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* = Presenting author

P337 Profile and outcomes of mercaptopurine therapy in inflammatory bowel disease

F. Berrmejo*1, A. Algaba1, S. López-Durán2, I. Guerra1, M. Aicart2, M. de Lucas1, E. Garrido2, M. Hernández1, A. López-Sanromán2

1Hospital Universitario de Fuenlabrada, Gastroenterology, Madrid, Spain, 2Hospital Universitario Ramón y Cajal, Gastroenterology, Madrid, Spain

Background

Mercaptopurine (MP) is less used in Spain than azathioprine (AZA). Our aim was to determine the main situations in which MP is used as immunomodulatory therapy in inflammatory bowel disease (IBD), either as first choice thiopurine or as a second choice after AZA, as well as describing its efficacy and safety

Methods

Retrospective observational study in which all cases of patients treated with MP in a total cohort of 1598 patients with IBD were included: 851 patients with Crohn's disease (CD), 676 ulcerative colitis (UC) and 47 colitis non-classified (CNC). Demographics and clinical data regarding IBD and its treatment were collected

Results

Out of 1598 patients, 60.1% (n = 961) had been treated with thiopurines at some time. Of these, 151 patients received MP (98 CD, 51 UC, 2 CNC, 51% female, 25.9% smokers, mean age 49 ± 15 y); this represents 9.4% of all patients with IBD, and 15.7% of patients treated with thiopurines. The median time from diagnosis of IBD to the start of MP was 81 months (IQR: 20-109) and the mean dose used 80 ± 29 mg/d. MP was the initial thiopurine chosen in 14.1% of patients; in 4.5% it was indicated after AZA failure, and in 80.5% it was prescribed as continuation thiopurine following AZA intolerance: 36.9% (n = 48) digestive intolerance, 35.4% (n = 46) hepatotoxicity , 2.3% (n = 3) myelotoxicity, 1.5% (n = 2) pancreatitis and 23.8% (n = 31) other adverse effects. In 80/151 patients (53%; 47 EC, 33 CU), adverse effects of MP appeared, resulting in withdrawal in 50 of them; in one third, the adverse effect was identical to the one suffered after AZA. MP treatment was effective in 39% of cases (95%CI 31- 47%), 41% efficacy in EC, 35% in CU. In the remaining, failure was due to withdrawal due to side effects (49.5%), need for therapeutic step increase (35.9%), need for surgery (12.4%) or supply problems (1.1%). The average total time of MP treatment was 36 months (IQR: 2-60), during which 31 patients (20.5%) required hospitalization and eventually almost half discontinued treatment with MP (47.7 %, of which 11.1% later resumed treatment)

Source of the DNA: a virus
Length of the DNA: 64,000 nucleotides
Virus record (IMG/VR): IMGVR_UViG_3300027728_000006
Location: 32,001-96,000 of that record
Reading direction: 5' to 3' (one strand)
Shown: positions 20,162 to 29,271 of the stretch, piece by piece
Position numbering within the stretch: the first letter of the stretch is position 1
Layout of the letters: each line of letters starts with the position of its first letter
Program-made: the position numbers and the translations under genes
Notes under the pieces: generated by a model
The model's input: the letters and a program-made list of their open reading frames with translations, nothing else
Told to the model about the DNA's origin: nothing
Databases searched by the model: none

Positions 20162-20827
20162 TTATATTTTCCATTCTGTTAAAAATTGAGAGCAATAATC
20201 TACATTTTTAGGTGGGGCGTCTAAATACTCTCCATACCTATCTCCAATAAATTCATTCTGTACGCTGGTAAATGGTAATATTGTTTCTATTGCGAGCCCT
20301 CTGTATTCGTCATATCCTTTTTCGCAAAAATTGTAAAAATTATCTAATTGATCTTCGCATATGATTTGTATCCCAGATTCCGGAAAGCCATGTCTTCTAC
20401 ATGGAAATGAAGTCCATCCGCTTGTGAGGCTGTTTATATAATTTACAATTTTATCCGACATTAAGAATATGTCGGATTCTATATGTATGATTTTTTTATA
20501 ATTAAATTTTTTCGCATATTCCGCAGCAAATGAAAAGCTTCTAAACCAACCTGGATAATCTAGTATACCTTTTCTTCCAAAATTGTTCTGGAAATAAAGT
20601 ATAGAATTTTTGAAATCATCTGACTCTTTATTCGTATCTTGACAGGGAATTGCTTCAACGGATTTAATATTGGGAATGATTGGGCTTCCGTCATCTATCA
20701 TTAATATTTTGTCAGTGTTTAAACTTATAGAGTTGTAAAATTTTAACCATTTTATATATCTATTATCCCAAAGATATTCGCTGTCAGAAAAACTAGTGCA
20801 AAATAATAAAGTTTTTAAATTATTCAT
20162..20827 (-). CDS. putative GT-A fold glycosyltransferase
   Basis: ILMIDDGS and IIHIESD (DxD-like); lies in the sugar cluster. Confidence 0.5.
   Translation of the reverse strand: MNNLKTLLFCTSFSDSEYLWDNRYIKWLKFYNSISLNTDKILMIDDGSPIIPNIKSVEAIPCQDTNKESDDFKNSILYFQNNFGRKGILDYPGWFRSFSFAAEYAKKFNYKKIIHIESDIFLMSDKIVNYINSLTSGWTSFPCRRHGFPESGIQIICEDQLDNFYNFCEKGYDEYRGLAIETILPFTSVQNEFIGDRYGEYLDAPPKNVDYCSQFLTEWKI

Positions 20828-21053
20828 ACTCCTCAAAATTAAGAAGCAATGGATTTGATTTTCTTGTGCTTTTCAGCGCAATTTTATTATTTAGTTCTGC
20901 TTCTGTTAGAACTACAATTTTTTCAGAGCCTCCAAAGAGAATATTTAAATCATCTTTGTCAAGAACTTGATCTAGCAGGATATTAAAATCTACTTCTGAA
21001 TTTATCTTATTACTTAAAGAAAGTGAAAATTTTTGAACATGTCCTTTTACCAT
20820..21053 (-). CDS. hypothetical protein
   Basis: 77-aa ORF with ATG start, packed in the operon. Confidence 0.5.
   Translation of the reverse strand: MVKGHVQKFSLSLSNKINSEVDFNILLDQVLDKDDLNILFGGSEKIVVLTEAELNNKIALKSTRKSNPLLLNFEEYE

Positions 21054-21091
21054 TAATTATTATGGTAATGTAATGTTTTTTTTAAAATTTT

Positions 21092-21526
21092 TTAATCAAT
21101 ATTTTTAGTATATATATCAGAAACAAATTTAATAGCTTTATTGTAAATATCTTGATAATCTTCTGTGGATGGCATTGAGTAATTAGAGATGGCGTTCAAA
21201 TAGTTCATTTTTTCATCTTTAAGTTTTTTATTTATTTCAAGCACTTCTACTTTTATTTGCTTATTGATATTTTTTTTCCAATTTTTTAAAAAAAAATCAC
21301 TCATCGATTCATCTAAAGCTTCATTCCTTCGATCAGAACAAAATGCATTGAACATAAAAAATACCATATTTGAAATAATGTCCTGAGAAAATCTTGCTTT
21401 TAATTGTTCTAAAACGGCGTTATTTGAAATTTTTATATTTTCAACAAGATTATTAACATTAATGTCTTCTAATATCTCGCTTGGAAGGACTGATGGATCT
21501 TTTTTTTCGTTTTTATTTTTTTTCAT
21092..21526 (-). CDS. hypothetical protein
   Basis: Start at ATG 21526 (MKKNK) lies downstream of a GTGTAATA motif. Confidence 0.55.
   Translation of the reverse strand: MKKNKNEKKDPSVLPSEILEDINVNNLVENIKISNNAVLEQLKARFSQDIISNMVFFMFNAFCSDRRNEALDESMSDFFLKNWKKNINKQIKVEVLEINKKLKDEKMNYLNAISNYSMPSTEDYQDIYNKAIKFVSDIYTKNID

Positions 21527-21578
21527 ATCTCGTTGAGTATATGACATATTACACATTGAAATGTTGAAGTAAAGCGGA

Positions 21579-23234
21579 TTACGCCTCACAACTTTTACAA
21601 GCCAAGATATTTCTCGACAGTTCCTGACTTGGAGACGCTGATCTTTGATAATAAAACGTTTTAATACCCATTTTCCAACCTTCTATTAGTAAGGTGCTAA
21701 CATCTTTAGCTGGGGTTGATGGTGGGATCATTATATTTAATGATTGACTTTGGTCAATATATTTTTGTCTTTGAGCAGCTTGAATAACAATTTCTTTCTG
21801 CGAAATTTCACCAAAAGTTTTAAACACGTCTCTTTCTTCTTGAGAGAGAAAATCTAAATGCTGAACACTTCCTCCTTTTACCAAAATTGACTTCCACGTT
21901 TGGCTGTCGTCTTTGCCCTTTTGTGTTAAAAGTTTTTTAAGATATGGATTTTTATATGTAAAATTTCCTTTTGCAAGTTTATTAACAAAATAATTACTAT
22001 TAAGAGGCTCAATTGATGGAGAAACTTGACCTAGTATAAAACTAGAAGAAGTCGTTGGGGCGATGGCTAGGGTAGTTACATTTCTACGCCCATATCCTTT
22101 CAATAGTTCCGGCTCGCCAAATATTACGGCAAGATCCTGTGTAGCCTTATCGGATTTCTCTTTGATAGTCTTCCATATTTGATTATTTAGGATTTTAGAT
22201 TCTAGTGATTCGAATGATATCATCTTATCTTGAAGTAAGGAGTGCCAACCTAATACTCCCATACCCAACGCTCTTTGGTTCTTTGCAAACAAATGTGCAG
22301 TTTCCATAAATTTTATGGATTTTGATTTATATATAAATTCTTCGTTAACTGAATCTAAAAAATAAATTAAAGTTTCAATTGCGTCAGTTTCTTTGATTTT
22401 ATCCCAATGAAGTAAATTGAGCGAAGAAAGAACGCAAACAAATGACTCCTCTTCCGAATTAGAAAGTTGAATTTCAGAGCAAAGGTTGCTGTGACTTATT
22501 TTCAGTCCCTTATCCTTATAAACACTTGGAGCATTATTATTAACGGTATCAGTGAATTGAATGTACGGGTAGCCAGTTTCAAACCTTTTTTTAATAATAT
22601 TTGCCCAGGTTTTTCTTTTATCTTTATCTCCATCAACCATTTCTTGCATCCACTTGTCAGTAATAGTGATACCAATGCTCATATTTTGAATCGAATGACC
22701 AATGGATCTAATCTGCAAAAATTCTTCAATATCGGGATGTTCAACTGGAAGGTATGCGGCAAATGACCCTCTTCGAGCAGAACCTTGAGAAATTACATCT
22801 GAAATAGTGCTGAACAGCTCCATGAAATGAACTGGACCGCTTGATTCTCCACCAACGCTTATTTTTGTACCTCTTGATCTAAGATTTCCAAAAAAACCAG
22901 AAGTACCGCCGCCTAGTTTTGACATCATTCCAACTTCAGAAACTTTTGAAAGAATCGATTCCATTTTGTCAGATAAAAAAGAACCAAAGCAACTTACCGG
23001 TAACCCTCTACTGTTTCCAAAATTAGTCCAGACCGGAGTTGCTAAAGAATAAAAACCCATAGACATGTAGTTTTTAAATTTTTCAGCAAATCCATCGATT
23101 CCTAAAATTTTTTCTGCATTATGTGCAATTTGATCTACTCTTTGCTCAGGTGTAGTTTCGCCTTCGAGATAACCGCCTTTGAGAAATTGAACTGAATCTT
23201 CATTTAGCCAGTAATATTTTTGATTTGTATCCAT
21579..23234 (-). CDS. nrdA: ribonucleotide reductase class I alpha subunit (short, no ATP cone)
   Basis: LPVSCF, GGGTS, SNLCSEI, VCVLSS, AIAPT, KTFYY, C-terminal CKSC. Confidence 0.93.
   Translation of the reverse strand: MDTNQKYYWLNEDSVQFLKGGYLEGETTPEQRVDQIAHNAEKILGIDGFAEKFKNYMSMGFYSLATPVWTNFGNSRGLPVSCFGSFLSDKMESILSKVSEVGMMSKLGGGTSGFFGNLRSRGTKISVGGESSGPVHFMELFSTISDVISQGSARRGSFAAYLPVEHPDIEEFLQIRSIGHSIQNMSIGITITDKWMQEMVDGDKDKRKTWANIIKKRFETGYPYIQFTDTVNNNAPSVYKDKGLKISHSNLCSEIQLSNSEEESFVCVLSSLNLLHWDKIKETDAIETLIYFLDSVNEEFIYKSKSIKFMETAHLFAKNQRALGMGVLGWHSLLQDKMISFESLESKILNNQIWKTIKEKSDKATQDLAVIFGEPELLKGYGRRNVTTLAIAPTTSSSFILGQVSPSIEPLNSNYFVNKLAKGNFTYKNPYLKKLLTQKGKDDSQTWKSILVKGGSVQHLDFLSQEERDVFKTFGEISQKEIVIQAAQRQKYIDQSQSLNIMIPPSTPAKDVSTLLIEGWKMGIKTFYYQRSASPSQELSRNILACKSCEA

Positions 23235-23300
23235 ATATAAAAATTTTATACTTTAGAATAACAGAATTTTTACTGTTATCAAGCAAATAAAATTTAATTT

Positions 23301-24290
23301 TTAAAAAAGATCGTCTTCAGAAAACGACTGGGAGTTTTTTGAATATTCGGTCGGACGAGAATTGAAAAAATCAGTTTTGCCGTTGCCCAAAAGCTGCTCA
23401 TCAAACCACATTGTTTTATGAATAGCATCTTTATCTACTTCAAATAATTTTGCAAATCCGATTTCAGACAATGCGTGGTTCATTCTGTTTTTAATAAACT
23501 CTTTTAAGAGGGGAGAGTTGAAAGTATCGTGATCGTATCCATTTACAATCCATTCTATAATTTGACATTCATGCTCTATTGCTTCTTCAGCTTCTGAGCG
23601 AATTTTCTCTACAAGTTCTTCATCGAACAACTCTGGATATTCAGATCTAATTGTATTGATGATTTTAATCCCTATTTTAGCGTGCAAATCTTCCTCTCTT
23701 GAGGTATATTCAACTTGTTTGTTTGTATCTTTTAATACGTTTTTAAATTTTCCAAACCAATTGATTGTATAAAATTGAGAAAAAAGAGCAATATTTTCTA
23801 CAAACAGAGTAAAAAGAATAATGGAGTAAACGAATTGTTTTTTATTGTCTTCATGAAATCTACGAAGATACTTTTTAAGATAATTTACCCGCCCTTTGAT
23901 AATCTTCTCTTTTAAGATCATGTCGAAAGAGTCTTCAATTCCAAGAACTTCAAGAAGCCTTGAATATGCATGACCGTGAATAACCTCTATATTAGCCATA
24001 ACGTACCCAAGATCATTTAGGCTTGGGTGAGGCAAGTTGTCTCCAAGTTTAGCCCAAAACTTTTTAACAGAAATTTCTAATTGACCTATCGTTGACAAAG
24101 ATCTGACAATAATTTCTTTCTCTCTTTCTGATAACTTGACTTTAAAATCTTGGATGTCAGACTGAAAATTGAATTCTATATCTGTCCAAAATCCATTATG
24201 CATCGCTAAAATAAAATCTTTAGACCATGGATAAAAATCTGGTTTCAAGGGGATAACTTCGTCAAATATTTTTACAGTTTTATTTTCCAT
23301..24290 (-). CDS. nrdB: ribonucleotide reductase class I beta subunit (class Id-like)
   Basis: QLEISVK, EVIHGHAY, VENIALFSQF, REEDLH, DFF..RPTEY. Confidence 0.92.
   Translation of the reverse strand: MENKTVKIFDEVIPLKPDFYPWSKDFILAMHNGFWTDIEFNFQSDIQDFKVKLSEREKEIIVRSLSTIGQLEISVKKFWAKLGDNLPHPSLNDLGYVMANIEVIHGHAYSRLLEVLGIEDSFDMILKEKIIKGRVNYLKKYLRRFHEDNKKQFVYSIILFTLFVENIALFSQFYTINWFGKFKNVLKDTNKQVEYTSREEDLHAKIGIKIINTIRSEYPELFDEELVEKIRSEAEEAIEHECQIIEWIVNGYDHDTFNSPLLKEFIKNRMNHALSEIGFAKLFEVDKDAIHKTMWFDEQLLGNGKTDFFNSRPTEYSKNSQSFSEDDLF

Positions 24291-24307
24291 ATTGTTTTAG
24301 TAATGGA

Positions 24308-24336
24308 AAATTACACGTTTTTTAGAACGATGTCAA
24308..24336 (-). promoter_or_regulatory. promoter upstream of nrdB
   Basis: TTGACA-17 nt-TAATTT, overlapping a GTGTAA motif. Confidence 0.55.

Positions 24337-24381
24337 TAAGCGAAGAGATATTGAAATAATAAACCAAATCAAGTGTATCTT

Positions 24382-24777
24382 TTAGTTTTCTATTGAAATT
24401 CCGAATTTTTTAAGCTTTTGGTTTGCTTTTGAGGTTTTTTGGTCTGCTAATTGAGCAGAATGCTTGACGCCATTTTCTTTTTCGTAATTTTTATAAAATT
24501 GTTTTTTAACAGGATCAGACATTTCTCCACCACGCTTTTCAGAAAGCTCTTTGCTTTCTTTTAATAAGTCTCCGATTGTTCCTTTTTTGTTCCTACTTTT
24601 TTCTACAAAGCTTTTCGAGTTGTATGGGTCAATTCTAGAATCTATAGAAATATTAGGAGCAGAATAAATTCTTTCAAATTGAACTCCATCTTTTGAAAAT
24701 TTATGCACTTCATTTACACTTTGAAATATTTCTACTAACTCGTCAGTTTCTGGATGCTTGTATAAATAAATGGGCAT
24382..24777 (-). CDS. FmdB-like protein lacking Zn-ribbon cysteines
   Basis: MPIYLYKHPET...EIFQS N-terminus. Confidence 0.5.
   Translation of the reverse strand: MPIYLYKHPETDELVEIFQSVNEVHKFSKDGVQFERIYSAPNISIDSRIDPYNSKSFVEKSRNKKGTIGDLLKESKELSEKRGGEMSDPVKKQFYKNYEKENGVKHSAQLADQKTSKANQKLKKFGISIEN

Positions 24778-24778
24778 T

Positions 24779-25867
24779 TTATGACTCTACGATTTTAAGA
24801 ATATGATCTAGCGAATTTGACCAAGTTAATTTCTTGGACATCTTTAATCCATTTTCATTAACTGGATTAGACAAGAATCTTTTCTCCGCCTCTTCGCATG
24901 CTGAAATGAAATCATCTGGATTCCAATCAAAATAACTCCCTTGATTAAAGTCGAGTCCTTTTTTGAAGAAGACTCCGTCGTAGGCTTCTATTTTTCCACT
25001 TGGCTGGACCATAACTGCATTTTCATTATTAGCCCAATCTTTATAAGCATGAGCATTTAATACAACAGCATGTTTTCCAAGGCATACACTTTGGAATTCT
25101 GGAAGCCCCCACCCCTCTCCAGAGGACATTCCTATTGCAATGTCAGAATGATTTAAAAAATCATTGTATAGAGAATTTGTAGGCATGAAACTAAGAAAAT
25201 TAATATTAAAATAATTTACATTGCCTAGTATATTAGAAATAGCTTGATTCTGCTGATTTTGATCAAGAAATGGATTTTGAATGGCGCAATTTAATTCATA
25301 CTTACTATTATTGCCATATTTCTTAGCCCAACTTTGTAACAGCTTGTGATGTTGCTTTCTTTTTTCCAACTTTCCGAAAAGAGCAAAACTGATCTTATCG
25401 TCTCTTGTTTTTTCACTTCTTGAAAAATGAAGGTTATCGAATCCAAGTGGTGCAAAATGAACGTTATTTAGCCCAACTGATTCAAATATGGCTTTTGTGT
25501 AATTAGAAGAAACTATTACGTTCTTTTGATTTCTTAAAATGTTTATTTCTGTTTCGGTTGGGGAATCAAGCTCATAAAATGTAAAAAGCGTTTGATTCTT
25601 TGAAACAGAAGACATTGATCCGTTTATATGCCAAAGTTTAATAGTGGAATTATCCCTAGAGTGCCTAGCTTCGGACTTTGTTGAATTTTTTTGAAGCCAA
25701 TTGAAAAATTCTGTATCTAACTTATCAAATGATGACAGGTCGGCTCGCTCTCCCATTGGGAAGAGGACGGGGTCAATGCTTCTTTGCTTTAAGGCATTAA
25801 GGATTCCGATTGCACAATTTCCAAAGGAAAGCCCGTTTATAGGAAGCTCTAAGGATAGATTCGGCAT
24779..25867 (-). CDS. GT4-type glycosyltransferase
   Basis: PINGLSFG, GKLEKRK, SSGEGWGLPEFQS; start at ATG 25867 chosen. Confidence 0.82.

Conclusion

In our setting, MP is primarily used as rescue therapy in patients with AZA adverse effects, which could explain its modest efficacy and the high rate of adverse effects. However, this drug is still an alternative in this group of patients, before a therapeutic step-up to biologics is considered